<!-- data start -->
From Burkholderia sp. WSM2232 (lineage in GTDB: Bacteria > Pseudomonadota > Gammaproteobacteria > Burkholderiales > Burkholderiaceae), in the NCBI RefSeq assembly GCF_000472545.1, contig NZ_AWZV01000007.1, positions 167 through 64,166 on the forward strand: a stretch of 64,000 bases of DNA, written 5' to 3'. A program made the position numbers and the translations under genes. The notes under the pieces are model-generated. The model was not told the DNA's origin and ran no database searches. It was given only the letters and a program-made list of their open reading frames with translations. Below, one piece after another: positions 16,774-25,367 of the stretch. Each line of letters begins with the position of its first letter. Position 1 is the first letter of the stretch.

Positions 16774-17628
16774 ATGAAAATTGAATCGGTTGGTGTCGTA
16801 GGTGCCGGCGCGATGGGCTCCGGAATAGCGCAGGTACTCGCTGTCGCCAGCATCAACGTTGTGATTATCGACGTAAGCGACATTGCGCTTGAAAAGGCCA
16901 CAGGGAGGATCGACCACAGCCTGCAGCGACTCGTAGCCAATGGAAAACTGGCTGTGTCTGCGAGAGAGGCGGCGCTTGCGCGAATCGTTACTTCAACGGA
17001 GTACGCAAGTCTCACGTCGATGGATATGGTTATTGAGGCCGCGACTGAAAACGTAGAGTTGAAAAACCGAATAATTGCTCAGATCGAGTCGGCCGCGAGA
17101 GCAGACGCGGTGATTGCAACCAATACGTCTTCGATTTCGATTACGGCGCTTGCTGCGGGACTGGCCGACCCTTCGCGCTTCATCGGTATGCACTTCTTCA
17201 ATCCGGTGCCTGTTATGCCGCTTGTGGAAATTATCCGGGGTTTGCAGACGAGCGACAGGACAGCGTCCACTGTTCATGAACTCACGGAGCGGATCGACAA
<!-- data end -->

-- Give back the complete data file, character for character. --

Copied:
From Burkholderia sp. WSM2232 (lineage in GTDB: Bacteria > Pseudomonadota > Gammaproteobacteria > Burkholderiales > Burkholderiaceae), in the NCBI RefSeq assembly GCF_000472545.1, contig NZ_AWZV01000007.1, positions 167 through 64,166 on the forward strand: a stretch of 64,000 bases of DNA, written 5' to 3'. A program made the position numbers and the translations under genes. The notes under the pieces are model-generated. The model was not told the DNA's origin and ran no database searches. It was given only the letters and a program-made list of their open reading frames with translations. Below, one piece after another: positions 16,774-25,367 of the stretch. Each line of letters begins with the position of its first letter. Position 1 is the first letter of the stretch.

Positions 16774-17628
16774 ATGAAAATTGAATCGGTTGGTGTCGTA
16801 GGTGCCGGCGCGATGGGCTCCGGAATAGCGCAGGTACTCGCTGTCGCCAGCATCAACGTTGTGATTATCGACGTAAGCGACATTGCGCTTGAAAAGGCCA
16901 CAGGGAGGATCGACCACAGCCTGCAGCGACTCGTAGCCAATGGAAAACTGGCTGTGTCTGCGAGAGAGGCGGCGCTTGCGCGAATCGTTACTTCAACGGA
17001 GTACGCAAGTCTCACGTCGATGGATATGGTTATTGAGGCCGCGACTGAAAACGTAGAGTTGAAAAACCGAATAATTGCTCAGATCGAGTCGGCCGCGAGA
17101 GCAGACGCGGTGATTGCAACCAATACGTCTTCGATTTCGATTACGGCGCTTGCTGCGGGACTGGCCGACCCTTCGCGCTTCATCGGTATGCACTTCTTCA
17201 ATCCGGTGCCTGTTATGCCGCTTGTGGAAATTATCCGGGGTTTGCAGACGAGCGACAGGACAGCGTCCACTGTTCATGAACTCACGGAGCGGATCGACAA